With the recent announcement that Hampton University is establishing a Center for Digital Media Innovation, the Hampton, Va.-based historically Black institution joins a growing number of U.S. colleges and universities that have developed specialized academic centers and degree programs to prepare their students to become innovators in journalism and digital media production.
The center, as Brett A. Pulley, dean of the Scripps Howard School of Journalism and Communications at Hampton, has envisioned it, should prepare students to be “among those who are pioneering the future of the media industry.”
“People are innovating and creating [digital media] platforms and I need our students …to be among the young people who are in the game and among those who are innovating,” Pulley told Diverse.
Last month, the Miami-based John and James Knight Foundation announced the foundation is providing a $245,000 grant to get the center established at the Scripps Howard School this fall as a two-year pilot program. The center’s programs will enable students to work on digital media research projects, build digital media tools such as mobile device apps, develop digital media business plans, and attend cross-disciplinary classes.
In addition, the university will develop partnerships with media corporations and place students in digital media internships and jobs. The program will be available to an estimated 15 to 20 students each semester during the two-year pilot period.
“I, really from the time that I arrived here [as dean], have been talking about the need for us to create an environment, which is what this center will do, where we can foster innovation and foster creativity around digital media,” said Pulley, a Hampton alumnus and a former New York Times national correspondent who became the Scripps Howard School dean in 2012.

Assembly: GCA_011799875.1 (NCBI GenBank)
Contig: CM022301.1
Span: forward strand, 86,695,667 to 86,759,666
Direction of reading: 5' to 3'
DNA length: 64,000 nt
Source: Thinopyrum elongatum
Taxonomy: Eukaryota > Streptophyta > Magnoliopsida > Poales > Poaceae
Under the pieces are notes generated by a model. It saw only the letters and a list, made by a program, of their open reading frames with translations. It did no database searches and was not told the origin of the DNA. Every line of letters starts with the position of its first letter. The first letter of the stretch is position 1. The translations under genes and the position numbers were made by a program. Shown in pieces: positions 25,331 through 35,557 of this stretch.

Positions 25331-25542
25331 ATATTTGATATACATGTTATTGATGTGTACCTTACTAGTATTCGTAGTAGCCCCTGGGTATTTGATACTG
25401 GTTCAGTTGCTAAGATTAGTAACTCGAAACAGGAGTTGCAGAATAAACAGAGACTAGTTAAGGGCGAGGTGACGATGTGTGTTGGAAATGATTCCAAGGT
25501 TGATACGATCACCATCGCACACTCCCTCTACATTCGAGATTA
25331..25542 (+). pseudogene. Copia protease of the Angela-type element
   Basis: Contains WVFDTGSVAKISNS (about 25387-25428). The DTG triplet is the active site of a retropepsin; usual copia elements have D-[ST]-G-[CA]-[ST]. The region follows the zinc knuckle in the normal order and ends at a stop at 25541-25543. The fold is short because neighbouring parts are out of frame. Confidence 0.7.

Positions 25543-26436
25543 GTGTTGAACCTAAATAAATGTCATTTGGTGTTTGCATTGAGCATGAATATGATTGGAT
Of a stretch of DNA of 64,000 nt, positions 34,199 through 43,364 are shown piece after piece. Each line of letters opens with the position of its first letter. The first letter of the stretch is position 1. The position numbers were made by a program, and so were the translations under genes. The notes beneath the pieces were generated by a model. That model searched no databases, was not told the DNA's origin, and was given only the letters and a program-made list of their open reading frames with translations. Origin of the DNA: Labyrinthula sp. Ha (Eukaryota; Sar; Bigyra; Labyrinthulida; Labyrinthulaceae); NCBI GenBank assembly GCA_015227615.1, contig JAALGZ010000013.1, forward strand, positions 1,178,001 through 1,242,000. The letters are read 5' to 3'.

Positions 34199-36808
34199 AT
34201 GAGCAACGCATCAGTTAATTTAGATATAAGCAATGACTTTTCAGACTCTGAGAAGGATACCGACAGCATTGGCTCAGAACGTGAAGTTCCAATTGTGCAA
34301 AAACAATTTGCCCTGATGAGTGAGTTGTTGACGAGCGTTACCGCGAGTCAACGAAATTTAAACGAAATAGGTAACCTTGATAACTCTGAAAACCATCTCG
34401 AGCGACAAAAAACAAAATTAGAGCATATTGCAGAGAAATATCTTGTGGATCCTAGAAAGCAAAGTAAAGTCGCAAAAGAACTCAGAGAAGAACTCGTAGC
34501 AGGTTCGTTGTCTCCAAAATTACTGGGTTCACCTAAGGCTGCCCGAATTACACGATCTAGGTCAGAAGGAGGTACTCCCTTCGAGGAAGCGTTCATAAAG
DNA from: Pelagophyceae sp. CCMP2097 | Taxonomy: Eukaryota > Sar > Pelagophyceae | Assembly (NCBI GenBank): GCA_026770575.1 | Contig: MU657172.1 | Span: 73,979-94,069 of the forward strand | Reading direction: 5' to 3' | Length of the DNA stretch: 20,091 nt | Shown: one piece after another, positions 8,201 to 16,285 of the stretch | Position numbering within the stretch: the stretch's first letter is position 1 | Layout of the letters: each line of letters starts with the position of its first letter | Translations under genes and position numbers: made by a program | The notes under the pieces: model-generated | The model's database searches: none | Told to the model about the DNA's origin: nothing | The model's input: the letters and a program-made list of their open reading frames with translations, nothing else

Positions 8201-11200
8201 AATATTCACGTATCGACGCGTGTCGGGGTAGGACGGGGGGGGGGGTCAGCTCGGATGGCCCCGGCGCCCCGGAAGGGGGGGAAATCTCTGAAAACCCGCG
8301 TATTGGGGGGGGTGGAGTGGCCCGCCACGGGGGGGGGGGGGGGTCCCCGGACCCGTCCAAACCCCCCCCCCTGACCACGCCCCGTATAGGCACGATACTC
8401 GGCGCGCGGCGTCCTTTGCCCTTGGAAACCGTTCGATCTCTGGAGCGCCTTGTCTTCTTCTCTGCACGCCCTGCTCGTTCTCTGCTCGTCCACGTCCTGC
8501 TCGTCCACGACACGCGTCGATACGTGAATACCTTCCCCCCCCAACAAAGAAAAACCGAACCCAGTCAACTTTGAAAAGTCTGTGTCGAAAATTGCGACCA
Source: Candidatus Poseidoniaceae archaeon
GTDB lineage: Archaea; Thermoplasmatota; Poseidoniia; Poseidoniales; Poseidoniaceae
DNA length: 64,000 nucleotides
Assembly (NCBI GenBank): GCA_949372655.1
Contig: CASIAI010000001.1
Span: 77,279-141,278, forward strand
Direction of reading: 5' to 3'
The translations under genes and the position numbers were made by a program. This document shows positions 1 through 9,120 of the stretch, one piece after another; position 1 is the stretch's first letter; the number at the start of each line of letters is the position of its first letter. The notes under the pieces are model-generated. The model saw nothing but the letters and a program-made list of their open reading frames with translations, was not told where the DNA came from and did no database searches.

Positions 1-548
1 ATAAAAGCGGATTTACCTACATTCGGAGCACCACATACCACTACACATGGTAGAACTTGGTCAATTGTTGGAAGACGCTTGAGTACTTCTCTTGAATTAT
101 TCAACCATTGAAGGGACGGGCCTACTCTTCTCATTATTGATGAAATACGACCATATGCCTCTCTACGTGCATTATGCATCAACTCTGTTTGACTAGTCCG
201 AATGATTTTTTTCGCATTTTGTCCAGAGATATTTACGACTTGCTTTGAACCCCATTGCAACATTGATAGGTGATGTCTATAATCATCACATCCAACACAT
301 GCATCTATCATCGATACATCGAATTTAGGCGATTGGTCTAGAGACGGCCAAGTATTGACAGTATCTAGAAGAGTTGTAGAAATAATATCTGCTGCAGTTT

“When we talk about the growth and expansion and proliferation of digital platforms, we’re talking about the tremendous amount of wealth that’s being created and that’s been created in a very short period of time,” he said.
“And that’s happening with media distribution platforms whether you’re talking about social media such as Facebook or Instagram. These are all digital platforms that are increasingly used to distribute content, including media content, and to promote media content such as Twitter,” Pulley explained.
Pulley, an author and longtime business journalist, is leading an effort to raise $5 million to fully fund the center. Since 2002, when Hampton transformed its former department of Mass Media Arts into the Scripps Howard School, the Scripps Howard Foundation has provided more than $10 million to build new facilities on the Hampton campus.
The Knight Foundation has backed the new center in part due to its “efforts to increase diversity in journalism by providing students at historically Black colleges and universities, such as Hampton University, with the digital training necessary to compete in today’s newsrooms,” according to the foundation. The number of African-American reporters fell from 1,581 in 2000 to 931 in 2012, the American Society of News Editors’ annual newsroom census has reported.
“This project tackles two major challenges facing journalism today— the increasing demand for reporters with new media skills and a gap in newsroom diversity,” Michael Maness, the Knight Foundation vice president for journalism and media innovation, said in a statement.
Jan Schaffer, executive director of the J-Lab news business incubator at American University in Washington, said that it’s too early to discern the impact of the wide range of digital media platform innovation, journalism innovation, and media entrepreneurship programs that are emerging in American higher education. A prize-winning Philadelphia Inquirer reporter during her career as a working journalist, Schaffer in recent years helped launch the M.A. program in media entrepreneurship at American University and is considered a leading expert on the changing U.S. media landscape.
“Right now schools are measuring success by whether or not students enroll in the new programs and stay with it. It’s not so much looking at the output of the students” in the digital media marketplace, Schaffer said. “It’s pretty early on to be measuring the success of these academic program startups.”
She added that initiatives, such as the one at Hampton, and the newer degree programs will likely be evaluated on how well they teach basic skills and knowledge with which students can use in their digital media projects and in media startups.
“You want to see if students come away with a sense of some basic knowledge they’re employing” in their work, Schaffer said.